The Nantwich Campaign, 1643-4
In December 1643, on the recommendation of Prince Rupert, Lord Byron was commissioned field-marshal of Royalist forces in Cheshire, Lancashire and north Wales. Lord Capel, the King's ineffectual lieutenant-general in the region, was recalled to Oxford. Although the Marquis of Ormond was appointed lieutenant-general in Capel's place, Ormond was instructed to remain in Ireland and to delegate military command in north Wales and the Marches to Byron, who arrived at Chester on 6 December 1643 with reinforcements of 1,000 horse and 300 foot drawn from the Oxford army. Byron joined forces with Sir Michael Erneley's regiments that had already arrived from Ireland. Byron marched from Chester against the Cheshire Parliamentarians on 12 December with an army of 5,000 men, most of whom were hardened veterans of the Irish service. He planned to isolate Nantwich, the headquarters of the Cheshire Parliamentarians, before advancing to capture it.
Cheshire, December 1643
For several weeks, Byron conducted a ruthless campaign against the Cheshire Parliamentarians. On 13 December, Captain Thomas Sandford led a daring raid on Beeston Castle, situated on a rocky hilltop and commanding the crossing through the Peckforton hills. Beeston was considered to be an impregnable stronghold but in a commando-style operation, Sandford and a small company of Firelocks scaled the rock face then climbed the castle wall. When Sandford's men appeared inside the castle, the garrison believed they had been outwitted by a larger force and promptly surrendered. The Parliamentarian commander Captain Steele was subsequently executed at Nantwich for cowardice.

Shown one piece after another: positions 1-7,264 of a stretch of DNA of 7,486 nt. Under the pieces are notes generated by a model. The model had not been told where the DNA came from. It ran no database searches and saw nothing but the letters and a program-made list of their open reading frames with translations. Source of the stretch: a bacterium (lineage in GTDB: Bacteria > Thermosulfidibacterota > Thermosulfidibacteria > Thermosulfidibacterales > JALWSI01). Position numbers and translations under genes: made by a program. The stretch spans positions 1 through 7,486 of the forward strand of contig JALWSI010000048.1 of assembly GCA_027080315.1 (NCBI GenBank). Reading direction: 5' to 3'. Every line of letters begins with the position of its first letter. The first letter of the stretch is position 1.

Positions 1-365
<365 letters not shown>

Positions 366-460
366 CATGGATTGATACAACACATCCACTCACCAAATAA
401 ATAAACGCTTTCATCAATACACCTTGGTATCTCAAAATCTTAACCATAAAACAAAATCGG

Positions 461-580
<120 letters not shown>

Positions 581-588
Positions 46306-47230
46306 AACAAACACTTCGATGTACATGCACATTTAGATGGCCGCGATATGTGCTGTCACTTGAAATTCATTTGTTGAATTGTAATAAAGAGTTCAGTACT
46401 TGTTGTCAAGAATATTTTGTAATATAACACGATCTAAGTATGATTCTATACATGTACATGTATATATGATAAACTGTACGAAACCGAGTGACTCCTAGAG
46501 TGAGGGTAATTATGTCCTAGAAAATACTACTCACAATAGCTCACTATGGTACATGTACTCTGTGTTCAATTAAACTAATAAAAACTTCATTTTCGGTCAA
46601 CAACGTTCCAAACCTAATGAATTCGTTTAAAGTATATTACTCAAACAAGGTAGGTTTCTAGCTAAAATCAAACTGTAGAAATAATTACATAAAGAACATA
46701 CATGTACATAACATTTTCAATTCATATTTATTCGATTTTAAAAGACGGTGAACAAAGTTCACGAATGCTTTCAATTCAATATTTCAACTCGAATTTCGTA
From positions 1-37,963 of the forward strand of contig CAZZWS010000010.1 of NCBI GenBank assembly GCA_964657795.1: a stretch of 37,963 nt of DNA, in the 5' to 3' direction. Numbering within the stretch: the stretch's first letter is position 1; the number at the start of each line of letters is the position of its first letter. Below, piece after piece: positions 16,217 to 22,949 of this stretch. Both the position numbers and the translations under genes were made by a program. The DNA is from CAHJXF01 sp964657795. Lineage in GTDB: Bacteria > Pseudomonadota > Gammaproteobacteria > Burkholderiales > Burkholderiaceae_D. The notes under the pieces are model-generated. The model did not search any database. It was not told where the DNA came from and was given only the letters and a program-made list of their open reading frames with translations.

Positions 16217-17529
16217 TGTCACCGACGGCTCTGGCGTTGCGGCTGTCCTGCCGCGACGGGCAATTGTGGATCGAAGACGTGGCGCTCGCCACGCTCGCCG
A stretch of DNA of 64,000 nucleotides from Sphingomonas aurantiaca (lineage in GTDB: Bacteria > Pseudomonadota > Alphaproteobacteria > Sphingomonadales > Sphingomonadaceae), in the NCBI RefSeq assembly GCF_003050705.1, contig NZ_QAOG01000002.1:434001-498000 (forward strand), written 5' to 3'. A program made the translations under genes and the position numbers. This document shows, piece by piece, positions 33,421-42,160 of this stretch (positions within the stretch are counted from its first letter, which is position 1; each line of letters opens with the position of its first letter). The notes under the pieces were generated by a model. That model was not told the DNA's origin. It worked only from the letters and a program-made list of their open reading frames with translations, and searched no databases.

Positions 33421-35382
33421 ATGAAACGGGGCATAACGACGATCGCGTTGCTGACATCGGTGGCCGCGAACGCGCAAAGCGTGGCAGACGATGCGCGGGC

The fall of Beeston Castle opened up southern Cheshire to Byron's forces, and outlying Parliamentarian garrisons were quickly overrun. On Christmas Eve, when a group of Royalists commanded by Major Connought plundered the village of Barthomley, twenty villagers took refuge in the tower of St Bertoline's Church. The Royalists made a fire at the base of the tower to smoke them out, which forced them to surrender. Connought's men then stripped and killed twelve of the villagers in cold blood and wounded most of the others. Lord Byron boasted of the massacre in a report to the Marquis of Newcastle, earning himself the nickname of the "Bloody Braggadoccio" when the letter was intercepted.
Sir William Brereton, the Parliamentarian commander in Cheshire, mustered a force of Parliamentarians from Lancashire and Cheshire at Middlewich. Before he could move against the Royalists, however, Byron launched a surprise attack around 27 December. The Parliamentarians were routed with 500 men killed or captured. With his forces in disarray, Brereton retreated to Manchester and sent an urgent message to Parliament requesting help before the whole of Cheshire was lost. In response, Parliament's Committee of Safety ordered Sir Thomas Fairfax to march to Brereton's assistance. Since September 1643, Fairfax had been attached to the Eastern Association army in Lincolnshire. Early in January 1644, he marched with 1,800 men across the Pennines in harsh winter weather to join forces with the Cheshire and Lancashire Parliamentarians at Manchester.
The Battle of Nantwich, 25 January 1644
Having cleared most of Cheshire of the King's enemies, Lord Byron advanced towards Nantwich, the last Roundhead stronghold in the county. Nantwich had been a Parliamentarian garrison since January 1643. The River Weaver formed a natural defence at the western approach; the town was further fortified with a circuit of earthworks, ditches and barricades. The garrison of nearly 2,000 men was well-supplied. Its commanders Sir George Booth and Colonel Croxton had made preparations for a possible siege while Byron was campaigning in Cheshire.